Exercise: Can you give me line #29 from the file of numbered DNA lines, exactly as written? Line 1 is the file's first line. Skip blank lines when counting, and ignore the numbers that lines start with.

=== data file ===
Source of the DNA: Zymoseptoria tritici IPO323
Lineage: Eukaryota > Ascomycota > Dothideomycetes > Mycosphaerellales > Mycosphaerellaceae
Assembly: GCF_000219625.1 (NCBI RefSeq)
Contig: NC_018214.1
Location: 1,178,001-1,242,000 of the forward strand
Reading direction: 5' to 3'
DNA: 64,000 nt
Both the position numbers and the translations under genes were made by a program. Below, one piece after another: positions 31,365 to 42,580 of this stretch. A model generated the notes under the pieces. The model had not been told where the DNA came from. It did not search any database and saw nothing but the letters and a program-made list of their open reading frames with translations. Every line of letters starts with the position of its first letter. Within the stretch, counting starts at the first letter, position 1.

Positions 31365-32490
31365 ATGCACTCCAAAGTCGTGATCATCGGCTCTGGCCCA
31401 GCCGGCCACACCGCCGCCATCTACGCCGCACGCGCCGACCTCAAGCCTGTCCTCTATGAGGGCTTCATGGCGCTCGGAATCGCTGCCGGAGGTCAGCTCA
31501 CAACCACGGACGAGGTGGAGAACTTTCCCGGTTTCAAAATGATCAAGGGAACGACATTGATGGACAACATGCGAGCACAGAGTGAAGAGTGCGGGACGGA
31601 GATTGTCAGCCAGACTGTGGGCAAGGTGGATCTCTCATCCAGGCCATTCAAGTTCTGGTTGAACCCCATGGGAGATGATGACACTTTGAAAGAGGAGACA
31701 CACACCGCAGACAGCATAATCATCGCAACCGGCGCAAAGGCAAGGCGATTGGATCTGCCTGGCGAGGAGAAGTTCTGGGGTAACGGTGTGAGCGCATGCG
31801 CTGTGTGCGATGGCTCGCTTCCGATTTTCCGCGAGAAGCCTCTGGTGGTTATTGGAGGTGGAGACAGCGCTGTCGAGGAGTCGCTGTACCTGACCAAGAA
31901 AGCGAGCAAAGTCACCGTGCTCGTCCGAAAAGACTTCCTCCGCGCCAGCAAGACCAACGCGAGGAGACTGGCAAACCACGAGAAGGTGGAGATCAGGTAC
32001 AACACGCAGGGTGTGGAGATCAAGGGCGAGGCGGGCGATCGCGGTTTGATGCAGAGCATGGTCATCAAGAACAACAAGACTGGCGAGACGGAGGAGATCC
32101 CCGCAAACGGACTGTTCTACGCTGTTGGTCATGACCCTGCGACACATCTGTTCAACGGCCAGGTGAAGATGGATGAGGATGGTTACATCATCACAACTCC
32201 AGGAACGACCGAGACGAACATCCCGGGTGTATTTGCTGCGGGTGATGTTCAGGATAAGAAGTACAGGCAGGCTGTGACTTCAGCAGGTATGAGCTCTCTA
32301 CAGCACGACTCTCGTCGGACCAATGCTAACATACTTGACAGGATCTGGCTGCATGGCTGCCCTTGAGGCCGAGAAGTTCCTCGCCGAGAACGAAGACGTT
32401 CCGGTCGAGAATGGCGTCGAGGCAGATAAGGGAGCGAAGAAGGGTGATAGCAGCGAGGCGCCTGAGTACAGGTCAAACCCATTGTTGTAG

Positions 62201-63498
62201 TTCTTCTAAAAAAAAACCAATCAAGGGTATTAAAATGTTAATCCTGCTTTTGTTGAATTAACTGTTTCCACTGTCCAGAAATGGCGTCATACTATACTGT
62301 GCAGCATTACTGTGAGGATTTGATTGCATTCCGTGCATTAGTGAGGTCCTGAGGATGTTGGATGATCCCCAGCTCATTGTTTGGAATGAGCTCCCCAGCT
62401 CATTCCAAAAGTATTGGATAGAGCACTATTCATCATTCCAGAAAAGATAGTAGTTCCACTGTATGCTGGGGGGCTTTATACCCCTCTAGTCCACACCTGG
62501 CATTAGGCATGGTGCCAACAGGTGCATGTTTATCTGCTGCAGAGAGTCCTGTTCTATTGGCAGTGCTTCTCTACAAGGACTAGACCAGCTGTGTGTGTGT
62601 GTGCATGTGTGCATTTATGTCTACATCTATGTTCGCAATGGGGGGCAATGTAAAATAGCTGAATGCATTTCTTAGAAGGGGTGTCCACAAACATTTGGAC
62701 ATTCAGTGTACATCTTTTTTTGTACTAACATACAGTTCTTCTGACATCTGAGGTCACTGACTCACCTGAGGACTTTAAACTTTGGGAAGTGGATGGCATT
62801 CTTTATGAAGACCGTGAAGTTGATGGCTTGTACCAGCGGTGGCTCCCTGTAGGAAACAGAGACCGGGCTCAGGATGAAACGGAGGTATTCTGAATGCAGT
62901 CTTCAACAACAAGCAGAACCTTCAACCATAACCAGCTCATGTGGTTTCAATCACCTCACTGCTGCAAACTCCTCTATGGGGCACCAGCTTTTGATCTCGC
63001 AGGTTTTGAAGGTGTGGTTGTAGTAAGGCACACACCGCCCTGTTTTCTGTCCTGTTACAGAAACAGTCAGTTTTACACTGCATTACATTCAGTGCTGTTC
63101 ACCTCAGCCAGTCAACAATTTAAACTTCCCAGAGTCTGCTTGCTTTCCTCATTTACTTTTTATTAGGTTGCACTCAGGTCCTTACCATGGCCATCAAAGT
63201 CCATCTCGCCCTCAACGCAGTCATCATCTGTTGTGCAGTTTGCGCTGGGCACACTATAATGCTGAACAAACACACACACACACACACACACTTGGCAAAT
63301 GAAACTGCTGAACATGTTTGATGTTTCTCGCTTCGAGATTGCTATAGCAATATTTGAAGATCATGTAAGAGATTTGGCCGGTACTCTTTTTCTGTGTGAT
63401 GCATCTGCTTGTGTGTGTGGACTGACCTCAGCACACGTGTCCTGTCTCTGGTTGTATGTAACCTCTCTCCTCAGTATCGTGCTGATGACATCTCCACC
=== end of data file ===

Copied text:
62801 CTTTATGAAGACCGTGAAGTTGATGGCTTGTACCAGCGGTGGCTCCCTGTAGGAAACAGAGACCGGGCTCAGGATGAAACGGAGGTATTCTGAATGCAGT